Saturday, 26 April 2008
Jay Rayner, The Man Man Who Ate the World: In Search of the Perfect Meal
I should probably start off with confirmation that Cowie can't say Jay Rayner's name. This comes hot on the heels of Cowie blurting out that she liked nothing better than a good bibliography, when she meant biography. So from now on Jay Rayner will be referred to by his new name, "Ray". An amusing addition to the special Cowie dictionary.
My copy travelled with me to Chicago, Brugge and Paris and was devoured with a degree of greed that Ray himself would be proud of! It kept me company in the Blackhawk as I was bored by the pilgrim waitress!
Ray's analysis of the restaurant scene in Moscow was spot on. It's a seriously murky place. A city where you are always only seconds from disaster. Ever since I was kidnapped there I've always been fascinated by and wary of all things Russian. We ate at Cafe Puskin and devoured some seriously good and expensive caviar with some icy vodka followed by 2 grilled quail with a bitter fruit sauce. The food was delicious but the setting is false and somewhat alarming. There's nothing like being watched by a whore like a hawk to put you off your food! She was perched at the bar rather like a bottle of chilled wine sits in an ice bucket. Apparently this is normal in Moscow!
Ray discusses the way that the world's uber restaurants have evolved and homogenised. The nouveau riche cities such as Dubai, Las Vegas and Moscow come off badly. They have embraced the fact that chefs from America, London and Paris are happy to franchise themselves for serious bucks. As a result you get glitzy venues and flashy food. But not the true experience. No connection to locality. No concept of terroir.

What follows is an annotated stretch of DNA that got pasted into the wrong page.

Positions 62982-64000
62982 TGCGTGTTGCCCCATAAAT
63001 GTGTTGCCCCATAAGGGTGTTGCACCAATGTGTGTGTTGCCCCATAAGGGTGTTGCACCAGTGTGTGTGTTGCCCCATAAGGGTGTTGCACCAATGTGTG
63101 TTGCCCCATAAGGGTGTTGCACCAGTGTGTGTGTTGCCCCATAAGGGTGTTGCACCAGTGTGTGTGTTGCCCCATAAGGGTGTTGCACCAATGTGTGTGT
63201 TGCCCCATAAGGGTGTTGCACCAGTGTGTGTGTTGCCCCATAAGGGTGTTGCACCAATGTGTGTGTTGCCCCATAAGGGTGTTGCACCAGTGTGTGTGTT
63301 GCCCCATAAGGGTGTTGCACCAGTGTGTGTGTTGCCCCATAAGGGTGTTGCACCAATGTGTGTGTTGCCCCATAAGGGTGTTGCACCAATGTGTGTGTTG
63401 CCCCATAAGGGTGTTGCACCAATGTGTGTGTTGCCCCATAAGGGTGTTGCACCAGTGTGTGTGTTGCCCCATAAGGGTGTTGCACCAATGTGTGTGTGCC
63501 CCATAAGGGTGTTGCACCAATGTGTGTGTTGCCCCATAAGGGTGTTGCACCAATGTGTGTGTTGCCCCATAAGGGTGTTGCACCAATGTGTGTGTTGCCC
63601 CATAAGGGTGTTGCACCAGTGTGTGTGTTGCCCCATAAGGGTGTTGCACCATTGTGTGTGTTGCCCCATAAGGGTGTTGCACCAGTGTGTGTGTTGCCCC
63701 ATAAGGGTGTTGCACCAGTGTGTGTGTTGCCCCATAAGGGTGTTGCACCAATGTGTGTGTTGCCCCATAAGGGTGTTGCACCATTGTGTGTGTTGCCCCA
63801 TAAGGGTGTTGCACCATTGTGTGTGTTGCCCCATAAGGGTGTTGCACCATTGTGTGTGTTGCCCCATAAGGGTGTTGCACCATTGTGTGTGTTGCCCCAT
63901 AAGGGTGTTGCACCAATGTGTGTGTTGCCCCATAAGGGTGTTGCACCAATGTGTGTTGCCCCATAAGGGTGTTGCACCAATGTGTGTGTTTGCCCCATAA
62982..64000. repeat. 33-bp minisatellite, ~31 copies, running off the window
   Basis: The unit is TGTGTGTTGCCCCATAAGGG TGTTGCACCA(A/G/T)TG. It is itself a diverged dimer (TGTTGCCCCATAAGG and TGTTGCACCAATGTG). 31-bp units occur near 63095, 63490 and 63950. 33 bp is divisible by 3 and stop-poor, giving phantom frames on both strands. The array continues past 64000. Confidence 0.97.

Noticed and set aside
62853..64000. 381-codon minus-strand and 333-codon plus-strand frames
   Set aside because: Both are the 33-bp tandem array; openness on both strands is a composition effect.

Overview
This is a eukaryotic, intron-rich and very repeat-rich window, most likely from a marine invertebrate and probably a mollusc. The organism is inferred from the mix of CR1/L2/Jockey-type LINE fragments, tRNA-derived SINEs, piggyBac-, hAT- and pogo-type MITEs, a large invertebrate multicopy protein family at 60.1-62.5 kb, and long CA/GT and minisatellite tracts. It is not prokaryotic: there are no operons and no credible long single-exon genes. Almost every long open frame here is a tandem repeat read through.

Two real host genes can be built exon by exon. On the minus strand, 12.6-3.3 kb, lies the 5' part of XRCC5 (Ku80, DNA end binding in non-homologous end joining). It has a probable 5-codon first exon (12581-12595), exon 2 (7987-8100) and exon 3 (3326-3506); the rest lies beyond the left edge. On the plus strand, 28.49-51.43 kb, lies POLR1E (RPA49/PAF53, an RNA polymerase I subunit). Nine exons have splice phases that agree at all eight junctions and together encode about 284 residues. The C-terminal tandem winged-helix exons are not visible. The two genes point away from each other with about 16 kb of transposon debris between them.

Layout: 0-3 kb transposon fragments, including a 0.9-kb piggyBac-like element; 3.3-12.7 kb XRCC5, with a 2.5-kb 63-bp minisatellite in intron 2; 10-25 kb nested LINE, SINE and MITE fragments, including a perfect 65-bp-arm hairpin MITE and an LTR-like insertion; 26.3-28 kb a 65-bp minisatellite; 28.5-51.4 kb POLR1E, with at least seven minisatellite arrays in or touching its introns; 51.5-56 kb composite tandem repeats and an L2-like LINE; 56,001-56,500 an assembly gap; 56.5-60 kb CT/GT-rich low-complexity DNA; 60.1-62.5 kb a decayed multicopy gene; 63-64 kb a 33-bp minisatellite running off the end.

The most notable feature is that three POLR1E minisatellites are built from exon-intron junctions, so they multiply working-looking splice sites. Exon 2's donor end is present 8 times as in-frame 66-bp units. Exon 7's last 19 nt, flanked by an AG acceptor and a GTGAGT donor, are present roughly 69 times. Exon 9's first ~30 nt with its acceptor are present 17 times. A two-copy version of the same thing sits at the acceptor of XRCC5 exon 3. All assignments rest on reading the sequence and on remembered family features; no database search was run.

On the other hand the old school classics such as London, Paris, New York and Tokyo are rooted in their locality. This gives them their identity and as a corollary, their integrity and ability to franchise their names out to the rest of the world.
Ray eating at seven, 3 and 2 Michelin star restaurants in 7 days
A galloping gourmet extravaganza around 5 restaurants in New York
Ray's love of food blogging and social media (hello Ray!)
Ray's bowel failure in Tokyo which had me wetting myself on the train in Chicago
It's a shame that Ray didn't review El Bulli or The Fat Duck... if you are in search of the perfect meal then surely you've got to visit the best two restaurants in the world. Especially because the molecular gastronomy movement is one of the most exciting phenomena in the food world. Restaurants like Alinea and Bacchus have strung up mimicking Feran Adria and Heston's style. But none of these new school restaurants get a look in. Maybe this could be a good theme for a follow up book.
Maybe a trip to Spain would have been good - on top of El Bulli, San Sebastian would probably have a few restaurants that could be contenders.
I was interested to read about Ray's family background and his Jewish food roots. I've been reading his reviews in the Guardian for ages and one of them came crashing back to me... He reviewed Blooms with Silverbrow and opened up with this comment:
"I once said that bad restaurants were like car crashes and chest infections, in that they were never sought but were, instead, something that just happened to me. After my dinner at the Jewish restaurant Bloom's, in Golders Green, northwest London, I realised the analogy goes further. You also feel the effects for days afterwards, too. Every time I let slip an involuntary belch, which was often, I was right back there at the table - and that was not a good place to be. Never has the late John Diamond's great joke about Jewish keep-fit lessons - eat three bowls of lockshen pudding, press your hand to your chest and say, 'Feel the burn' - been so true."
I had read an interview with Silverbrow on the Trusted Places blog that referred to that trip to Blooms. The foodie world is a very small one. And the online foodie world is even smaller.
Towards the tail end of the book Ray gets very excited about food blogging. It's clearly a passion of his. And this is where I got really interested. I've yet to get stuck into Opinionated About or Mouthfuls, but I now can't wait. I've just found Steve Plotnicki's Opinionated About Dining Guide. Looks like a really interesting read. And right up any food bloggers ally.
It's a good book that's had a lot of publicity and has given me a much more in depth view of what Ray is like as a person... But it's not a classic and I wish it had included Spain and had given a better account of London's restaurants. I was also disappointed that Ray seemed to lose his enthusiasm for food and restaurants by the end of the book, to the extent that he even considered giving up restaurant reviewing. Don't give up Ray. Your reviews make my Sundays! I just hope you get your Mojo back.